Over the years I had such meetings with record company people regularly. And more and more often I carried a telltale smile. Around 1996 it became clear that everybody knew my trick and I wasn't that young anymore (but I have to stress that I still have striking good looks and a seducing body). I was in a better position than many mates: I still had a contract with Island. I had delivered a successful album, though followed by a commercial disaster. Then a fobbed off a package of three records on them, one inspired by William Blake, one Requiem, and one with Celtic Poets. Whenever I turned up in the record company offices they looked at me like I was an uninvited Jehova's witness. I fully understood it. My irresponsibility threatened their jobs. If I gave up my contract voluntarily, would their finance my own label? No. I mentioned the possibility of a one-sided termination on my own behalf. The boys and girls in the record company embraced themselves: within a fortnight I was a free man - a record company had never reacted so quick on something. If I was prone to paranoia I would have thought they were delighted that I was gone.

An own label: I always knew I would have one in the end. Twenty years ago I found out - unintentionally - you can make a record at home in your living room for pocket money. Here a few pounds for a studio session, there a few pounds for mastering, then getting 2000 units pressed for 35 pence each, just like that. I picked the records up myself and delivered them to the stores by car. It yielded a nice sum of money. We are talking about the early eighties, when such a sum was enough for one gram of pure cocaine, two return tickets to New York with the Concorde and a Ford Capri. And there was still some money left. Unfortunately I didn't invest the rest of the money cleverly, but carried it to my favourite pub.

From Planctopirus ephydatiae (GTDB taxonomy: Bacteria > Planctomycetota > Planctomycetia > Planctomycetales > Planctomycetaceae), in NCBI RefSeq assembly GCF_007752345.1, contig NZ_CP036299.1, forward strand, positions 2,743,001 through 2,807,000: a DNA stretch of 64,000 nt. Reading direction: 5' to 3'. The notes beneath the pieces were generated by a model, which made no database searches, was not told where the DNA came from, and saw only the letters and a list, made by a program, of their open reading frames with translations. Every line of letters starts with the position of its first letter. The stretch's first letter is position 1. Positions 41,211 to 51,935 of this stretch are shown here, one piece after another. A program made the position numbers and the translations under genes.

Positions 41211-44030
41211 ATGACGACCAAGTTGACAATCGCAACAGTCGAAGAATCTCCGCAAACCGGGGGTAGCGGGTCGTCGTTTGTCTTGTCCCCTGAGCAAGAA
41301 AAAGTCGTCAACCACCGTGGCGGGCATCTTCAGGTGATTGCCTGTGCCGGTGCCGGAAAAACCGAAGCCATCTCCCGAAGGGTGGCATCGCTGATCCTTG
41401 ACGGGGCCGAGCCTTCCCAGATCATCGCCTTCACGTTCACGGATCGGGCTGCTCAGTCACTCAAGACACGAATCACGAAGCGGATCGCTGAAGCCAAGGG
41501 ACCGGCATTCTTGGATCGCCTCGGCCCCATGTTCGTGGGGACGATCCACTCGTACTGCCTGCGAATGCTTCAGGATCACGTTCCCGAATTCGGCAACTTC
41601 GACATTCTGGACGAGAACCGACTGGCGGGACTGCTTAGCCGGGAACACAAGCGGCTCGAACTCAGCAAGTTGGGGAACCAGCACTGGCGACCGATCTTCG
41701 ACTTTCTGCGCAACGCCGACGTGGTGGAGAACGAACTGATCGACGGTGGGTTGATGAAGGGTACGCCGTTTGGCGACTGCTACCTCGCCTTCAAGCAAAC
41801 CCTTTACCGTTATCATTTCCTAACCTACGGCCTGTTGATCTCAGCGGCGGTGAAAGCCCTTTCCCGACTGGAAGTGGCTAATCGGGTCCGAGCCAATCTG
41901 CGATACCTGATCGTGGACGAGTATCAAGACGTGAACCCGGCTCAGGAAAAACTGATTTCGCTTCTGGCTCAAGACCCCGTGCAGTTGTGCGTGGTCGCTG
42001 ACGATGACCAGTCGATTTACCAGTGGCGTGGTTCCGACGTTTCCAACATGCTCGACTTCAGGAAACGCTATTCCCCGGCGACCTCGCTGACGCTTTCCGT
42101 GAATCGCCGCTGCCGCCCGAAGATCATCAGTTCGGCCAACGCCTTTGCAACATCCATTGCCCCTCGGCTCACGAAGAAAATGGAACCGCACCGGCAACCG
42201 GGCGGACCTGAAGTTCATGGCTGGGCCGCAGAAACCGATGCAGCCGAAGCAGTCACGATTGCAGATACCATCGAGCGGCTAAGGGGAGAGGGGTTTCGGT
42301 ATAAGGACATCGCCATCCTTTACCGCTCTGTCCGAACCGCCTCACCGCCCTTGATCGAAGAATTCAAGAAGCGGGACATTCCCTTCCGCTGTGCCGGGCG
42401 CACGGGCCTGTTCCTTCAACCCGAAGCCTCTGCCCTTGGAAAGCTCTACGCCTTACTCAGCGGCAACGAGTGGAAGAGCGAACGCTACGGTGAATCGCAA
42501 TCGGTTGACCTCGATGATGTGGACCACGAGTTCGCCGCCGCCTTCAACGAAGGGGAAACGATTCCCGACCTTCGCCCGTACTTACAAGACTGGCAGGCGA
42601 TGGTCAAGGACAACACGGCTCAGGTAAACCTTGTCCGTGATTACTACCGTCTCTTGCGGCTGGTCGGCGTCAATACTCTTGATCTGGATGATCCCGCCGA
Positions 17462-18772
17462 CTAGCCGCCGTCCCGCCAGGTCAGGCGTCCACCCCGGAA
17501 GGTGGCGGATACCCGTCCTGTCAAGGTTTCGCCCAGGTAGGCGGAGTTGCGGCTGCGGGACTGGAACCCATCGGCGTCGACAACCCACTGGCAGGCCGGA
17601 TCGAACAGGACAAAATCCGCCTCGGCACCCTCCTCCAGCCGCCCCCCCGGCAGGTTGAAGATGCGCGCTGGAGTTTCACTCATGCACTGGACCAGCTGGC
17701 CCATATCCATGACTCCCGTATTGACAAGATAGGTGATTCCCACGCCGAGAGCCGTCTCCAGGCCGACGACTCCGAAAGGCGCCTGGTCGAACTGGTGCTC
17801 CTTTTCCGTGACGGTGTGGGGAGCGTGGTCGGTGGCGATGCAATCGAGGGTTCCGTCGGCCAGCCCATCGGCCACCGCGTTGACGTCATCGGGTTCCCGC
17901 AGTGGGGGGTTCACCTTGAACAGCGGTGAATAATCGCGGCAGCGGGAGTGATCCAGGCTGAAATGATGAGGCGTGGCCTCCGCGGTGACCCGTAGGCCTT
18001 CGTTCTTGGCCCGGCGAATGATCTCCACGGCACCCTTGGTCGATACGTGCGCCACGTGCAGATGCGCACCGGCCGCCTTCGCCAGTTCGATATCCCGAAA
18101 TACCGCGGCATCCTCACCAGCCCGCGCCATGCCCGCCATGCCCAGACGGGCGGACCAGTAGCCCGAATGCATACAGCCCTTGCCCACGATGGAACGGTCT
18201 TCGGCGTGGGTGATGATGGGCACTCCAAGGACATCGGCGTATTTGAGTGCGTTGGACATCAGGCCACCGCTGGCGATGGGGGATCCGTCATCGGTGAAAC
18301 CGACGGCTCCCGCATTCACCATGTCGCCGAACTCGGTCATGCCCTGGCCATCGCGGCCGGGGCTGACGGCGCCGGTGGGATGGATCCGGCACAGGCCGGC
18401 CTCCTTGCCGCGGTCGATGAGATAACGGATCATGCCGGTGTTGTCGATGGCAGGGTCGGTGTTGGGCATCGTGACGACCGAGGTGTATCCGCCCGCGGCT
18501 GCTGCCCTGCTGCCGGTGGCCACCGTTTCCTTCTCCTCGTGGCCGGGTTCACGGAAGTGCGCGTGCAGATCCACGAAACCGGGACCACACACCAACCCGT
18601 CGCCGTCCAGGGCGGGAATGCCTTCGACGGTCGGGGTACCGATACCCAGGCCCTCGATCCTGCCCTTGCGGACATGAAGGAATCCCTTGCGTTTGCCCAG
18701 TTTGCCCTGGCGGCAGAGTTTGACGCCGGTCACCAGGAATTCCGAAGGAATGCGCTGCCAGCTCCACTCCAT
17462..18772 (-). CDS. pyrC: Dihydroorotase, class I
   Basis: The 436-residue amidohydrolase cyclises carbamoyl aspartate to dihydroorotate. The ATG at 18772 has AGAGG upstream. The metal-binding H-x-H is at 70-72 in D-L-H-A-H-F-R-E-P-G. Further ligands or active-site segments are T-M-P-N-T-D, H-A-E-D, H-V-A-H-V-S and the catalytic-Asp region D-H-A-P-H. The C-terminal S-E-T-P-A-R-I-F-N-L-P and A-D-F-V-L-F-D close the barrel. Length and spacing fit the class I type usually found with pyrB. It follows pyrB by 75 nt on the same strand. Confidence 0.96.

I called my label 30 Hertz. Some 20 records are released there meanwhile. A profitable business. They offer you a bundle of solutions everywhere now. One call is enough. Or a mouse click. Somewhere somebody manufactures my CDs, presses the records, prints the covers, puts them into the cases, distributes them. Distribution is the main source of problems, but somehow it always works out. Sometimes you have to run after your money. It's part of the job. Just as the ongoing conflict of being band leader, musician, producer and label owner. It jumbles up your brain parts when you're just working on a melodic part and the phone rings and you have to compare the prices of tour busses or deal with a Greek distributor.

But most of the time it's fun. And the profit is alright. But it's absurd to found a record label just to make money: there are better possibilities to get rich. But I don't have to work 9 to 5 seven days a week. The days of gruelling marathon sessions in the studio to get finished are over. It's all on a more human scale. Of course I need helpers, staff. But it turned out a catastrophe when for a short time I thought everything was going fine and I could retire into the artistic corner and lead a sexy chef life. I had to learn that it's only me who can take care of 30 Hertz. Because I put my heart into the label. And an own record label has to offer something spiritual to the artist, too. As William Blake once said correctly, you have to create your own system. Otherwise you are the slave in somebody else's system.

You have to struggle for the eternity, Blake demands. I do. But if a big record company reads this and wants to support my career: please call me up! But I will never give up my own label again. Never ever.